But while working with social businesses in India and New York, I was continually struck by my own lack of knowledge about socioeconomics, despite a BA in Political Science. And I saw how business and its tools–without a dedication to iterating on theories of social change and understanding socioeconomic dynamics–cannot alone solve the complex problems we face. As I explain in this Huffington Post article, “a social entrepreneur can run the most transparent, well-managed, profitable social enterprise in the world, and still not be solving the social problem their business is founded upon.” Furthermore, after seeing social enterprises in action, I realized that policy and social justice, and integration of social initiatives with policy change, is more important than ever. (more…)

Is Experience the New Graduate Degree? (Huffington Post)

This article was originally posted on the Huffington Post


With news that the graduate Stafford loan rates will increase next year, and New York Times headlines like “It Takes a B.A. to Find a Job as a File Clerk,” you don’t need to look far to see that the higher education experience is broken. While MOOCs and other initiatives attempt to mend a failing system, some organizations like Watson UniversityEnstitute, and Experience Institute are hoping to create an entirely new educational system through experiential learning and personal development.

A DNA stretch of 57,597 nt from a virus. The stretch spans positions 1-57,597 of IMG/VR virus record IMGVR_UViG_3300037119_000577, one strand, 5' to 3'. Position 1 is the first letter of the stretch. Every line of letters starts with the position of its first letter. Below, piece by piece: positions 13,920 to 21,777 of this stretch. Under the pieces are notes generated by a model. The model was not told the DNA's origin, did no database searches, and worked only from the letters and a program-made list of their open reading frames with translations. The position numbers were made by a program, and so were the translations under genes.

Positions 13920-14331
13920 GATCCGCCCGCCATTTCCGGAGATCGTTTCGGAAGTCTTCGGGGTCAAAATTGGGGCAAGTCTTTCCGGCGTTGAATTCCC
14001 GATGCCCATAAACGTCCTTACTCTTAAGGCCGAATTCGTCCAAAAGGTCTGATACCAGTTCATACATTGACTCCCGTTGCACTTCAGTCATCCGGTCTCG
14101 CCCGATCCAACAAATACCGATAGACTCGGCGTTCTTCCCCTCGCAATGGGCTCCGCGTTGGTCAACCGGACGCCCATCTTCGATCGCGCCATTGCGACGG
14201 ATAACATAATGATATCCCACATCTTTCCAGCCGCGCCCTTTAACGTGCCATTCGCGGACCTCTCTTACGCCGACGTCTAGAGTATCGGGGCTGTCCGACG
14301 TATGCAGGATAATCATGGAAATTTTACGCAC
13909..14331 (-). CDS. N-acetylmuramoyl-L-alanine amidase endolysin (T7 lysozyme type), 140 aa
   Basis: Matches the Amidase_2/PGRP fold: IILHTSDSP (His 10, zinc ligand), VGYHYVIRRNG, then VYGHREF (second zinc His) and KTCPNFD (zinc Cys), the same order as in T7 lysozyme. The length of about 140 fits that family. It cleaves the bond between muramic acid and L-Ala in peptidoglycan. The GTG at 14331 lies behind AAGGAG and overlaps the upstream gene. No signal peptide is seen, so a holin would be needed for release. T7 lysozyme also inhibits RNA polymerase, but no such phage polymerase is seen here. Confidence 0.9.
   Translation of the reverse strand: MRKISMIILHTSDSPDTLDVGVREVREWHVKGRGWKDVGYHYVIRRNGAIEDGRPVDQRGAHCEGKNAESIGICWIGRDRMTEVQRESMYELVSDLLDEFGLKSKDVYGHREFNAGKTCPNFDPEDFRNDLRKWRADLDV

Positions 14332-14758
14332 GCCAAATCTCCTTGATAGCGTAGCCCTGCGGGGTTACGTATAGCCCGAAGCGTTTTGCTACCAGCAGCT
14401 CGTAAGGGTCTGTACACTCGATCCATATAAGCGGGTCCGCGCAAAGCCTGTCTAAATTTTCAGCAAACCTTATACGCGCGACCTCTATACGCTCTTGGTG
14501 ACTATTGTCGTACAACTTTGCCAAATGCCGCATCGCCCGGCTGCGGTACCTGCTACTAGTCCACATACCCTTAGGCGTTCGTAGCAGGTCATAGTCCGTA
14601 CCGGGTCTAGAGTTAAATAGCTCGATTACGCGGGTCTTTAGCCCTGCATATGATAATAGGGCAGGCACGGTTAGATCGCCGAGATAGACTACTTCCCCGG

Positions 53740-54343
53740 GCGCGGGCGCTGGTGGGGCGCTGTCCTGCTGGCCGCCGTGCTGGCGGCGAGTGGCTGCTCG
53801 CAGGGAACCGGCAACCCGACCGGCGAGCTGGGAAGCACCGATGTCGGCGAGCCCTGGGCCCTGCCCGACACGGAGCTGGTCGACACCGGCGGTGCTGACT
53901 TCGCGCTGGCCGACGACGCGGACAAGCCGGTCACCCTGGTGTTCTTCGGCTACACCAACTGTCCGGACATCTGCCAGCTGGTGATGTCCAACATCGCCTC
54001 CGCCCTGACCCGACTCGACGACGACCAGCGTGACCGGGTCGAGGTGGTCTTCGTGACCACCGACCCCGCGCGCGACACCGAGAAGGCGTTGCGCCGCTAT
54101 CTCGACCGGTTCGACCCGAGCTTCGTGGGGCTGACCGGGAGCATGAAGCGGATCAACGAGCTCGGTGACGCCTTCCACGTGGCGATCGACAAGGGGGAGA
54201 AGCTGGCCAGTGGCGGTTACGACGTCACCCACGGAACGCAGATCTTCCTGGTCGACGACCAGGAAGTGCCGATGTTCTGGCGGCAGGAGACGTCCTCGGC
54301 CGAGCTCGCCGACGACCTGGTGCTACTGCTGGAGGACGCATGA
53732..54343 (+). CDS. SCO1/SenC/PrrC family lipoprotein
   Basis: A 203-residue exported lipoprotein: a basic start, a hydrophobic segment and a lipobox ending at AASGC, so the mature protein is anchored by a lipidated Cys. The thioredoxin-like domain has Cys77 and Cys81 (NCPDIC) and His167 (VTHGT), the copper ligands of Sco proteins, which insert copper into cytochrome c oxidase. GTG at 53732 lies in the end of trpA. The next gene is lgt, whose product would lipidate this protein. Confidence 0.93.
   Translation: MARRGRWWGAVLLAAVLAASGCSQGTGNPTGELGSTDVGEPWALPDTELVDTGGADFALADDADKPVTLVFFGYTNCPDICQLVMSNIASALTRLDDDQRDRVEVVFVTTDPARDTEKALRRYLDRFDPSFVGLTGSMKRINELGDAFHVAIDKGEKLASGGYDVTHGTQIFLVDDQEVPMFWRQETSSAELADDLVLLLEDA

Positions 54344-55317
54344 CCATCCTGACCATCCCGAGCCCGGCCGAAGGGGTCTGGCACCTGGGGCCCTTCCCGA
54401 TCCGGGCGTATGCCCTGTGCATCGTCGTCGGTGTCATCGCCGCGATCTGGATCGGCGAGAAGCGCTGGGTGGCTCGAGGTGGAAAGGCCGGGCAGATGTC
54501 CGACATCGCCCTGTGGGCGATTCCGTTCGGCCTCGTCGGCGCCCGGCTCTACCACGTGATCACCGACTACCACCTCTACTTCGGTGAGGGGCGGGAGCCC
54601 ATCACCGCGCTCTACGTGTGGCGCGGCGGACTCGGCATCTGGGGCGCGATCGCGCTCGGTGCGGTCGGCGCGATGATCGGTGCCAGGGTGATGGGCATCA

recent Pew study backs up the notion that more experience in education is desired. According to an Atlantic article about the report:

It found that, yes, a third of college graduates who majored in social science, liberal arts or education regretted their decision… But overall, when asked what they wish they’d done differently in college, ‘choosing a different major’ wasn’t the top answer. The most popular answer, given by half of all respondents, was “gaining more work experience.’ Choosing a different major was the fourth most popular response, after ‘studying harder’ and ‘looking for work sooner.’

Not everyone learns best in a traditional classroom. Experience Institute (Ei), which welcomed its first cohort last year, encourages its students to establish their own classrooms by undertaking three apprenticeships or independent projects while also completing five modules of curriculum designed specifically for the program. Ei’s curriculum is taught in the form of meet ups that take place in Chicago in-between apprenticeships and cover community building, self-awareness, storytelling, operations, and design thinking. The yearlong program offers the graduate school experience at a much cheaper than the norm price tag of $13,000. (more…)